PAEA is committed to keeping members informed on the issues that matter most. As a component of our commitment to ensure that programs, faculty, and students are provided with the resources necessary to navigate the recently-passed title change initiative, we’ve developed a list of Frequently Asked Questions to help our members better understand how the Title Change is unfolding.
PAEA is committed to working with AAPA and other stakeholders to ensure that the branding of the profession appropriately reflects the care graduates of our programs provide to patients. The PAEA board will bring forward a position statement for adoption at the 2021 PAEA Educational Forum, to be voted on by the membership.
Graduates of programs already using the term “physician associate” are currently licensed to practice in their states as physician assistants.
You must use the title of the profession in effect at any given time as prescribed by your state’s licensure law. The process of title change will likely take many years before “physician assistant” is no longer used to describe the profession.
The title change and OTP are distinct initiatives that have both been approved by the AAPA House of Delegates. The purpose of the title change is to align the branding of the profession with the reality of on-the-ground clinical practice for PAs across the country. OTP seeks to eliminate burdensome administrative constraints under state laws which prevent PAs from practicing to the full extent of their education, training and experience.
The length of the title change process is anticipated to vary significantly among states as advocacy efforts are undertaken to adopt the title “physician associate” under state, as well as federal, practice laws and regulations. This process is anticipated to occur over a number of years and could take as long as ten (10) years or more to complete throughout the entire country.
Program name change processes vary between individual educational institutions as well as between public and private institutions. Stakeholders such as departmental leadership, college/institutional leadership, and Boards of Trustees and/or Regents may be involved depending upon the institution/state. From a policy and practice perspective, a profession name change requires action by each state legislature, which will involve a multi-year advocacy process.
Compensation packages are determined based upon a number of factors including practice setting, specialty, productivity, and local clinician supply and demand. The implications of title change on compensation are unknown at this time.
PA programs using physician associate terminology in their names have a track record of successfully obtaining and administering federal awards such as Primary Care Training and Enhancement grants. PAEA’s Government Relations team will continue to vigorously advocate for expanded access to federal funding opportunities for programs, faculty, and students, without regard to the professional title that the program is using.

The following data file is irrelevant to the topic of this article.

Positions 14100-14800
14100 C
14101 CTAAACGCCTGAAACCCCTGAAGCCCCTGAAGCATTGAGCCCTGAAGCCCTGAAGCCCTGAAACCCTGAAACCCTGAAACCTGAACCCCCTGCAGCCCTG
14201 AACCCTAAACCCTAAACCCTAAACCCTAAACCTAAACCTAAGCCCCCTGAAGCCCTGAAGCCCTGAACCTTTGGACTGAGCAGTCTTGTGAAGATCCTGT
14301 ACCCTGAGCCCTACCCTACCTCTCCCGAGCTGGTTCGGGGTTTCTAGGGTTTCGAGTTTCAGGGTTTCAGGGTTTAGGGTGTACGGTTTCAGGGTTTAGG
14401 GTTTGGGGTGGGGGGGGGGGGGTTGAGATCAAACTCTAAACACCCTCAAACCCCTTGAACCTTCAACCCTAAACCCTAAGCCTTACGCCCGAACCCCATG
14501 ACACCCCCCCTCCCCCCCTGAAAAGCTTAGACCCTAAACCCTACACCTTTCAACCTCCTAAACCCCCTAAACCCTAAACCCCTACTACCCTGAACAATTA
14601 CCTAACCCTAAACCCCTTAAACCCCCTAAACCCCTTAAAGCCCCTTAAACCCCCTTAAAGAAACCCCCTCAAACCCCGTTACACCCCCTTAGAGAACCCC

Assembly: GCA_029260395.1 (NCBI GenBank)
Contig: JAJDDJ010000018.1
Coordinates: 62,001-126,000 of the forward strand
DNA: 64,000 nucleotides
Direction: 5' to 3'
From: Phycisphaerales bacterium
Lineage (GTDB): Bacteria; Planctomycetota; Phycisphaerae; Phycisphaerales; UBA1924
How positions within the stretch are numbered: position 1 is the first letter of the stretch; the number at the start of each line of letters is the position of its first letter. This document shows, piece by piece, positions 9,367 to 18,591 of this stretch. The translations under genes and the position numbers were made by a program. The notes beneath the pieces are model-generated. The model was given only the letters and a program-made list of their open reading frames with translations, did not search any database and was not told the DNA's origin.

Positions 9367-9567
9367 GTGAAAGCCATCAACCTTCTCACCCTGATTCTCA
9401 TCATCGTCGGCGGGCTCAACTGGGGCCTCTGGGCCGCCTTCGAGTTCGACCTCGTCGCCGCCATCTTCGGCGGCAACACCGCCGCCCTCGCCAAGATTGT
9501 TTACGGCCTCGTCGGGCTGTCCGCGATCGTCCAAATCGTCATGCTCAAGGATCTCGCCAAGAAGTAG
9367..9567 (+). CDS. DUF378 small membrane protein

Faculty should advise their students that the title change process is anticipated to be a lengthy advocacy endeavor taking place over a number of years with the pace of progress varying between states. Students should further be advised that, until necessary changes in state law are made, they should continue to use the term “physician assistant student” to describe themselves in both clinical and non-clinical settings.
The following suggested language explaining title change may be provided to students:
“I am a physician assistant student at X University. While the AAPA House of Delegates has voted to change the name of the PA profession to physician associate, a formal title change requires changes in state law that has not yet occurred.”
PAEA’s leadership and Government Relations team is in regular contact with AAPA to ensure information on title change efforts is shared in a manner that supports the long-term interests of programs, students, patients and the profession.
PAEA is committed to ensuring that long-standing efforts to advance the advocacy priorities identified in the Association’s strategic plan are not displaced or adversely impacted by title change.
It is not anticipated that title change will impact tuition in the absence of significant alteration to current state licensure requirements.
Title change is not predicted to impact the length of programs in the absence of significant changes to current state licensure requirements.
No. You must use the title of the profession prescribed by your state’s licensure law.
It is not anticipated that a title change will impact the required degree for the profession in the absence of significant changes to state licensure requirements.
Interprofessional training opportunities vary significantly between institutions based upon factors such as institutional PA program housing, local clinical education opportunities, etc. The impact of title change on interprofessional education is unknown at this time.
The timeline for PA program name changes is anticipated to vary significantly between states and institutions, and it is unlikely that students with an imminent graduation date will graduate from a newly named “physician associate” program. Consult your program’s leadership to discuss the anticipated timeline for your institution.
No. Title change does not inherently change state scope of practice laws.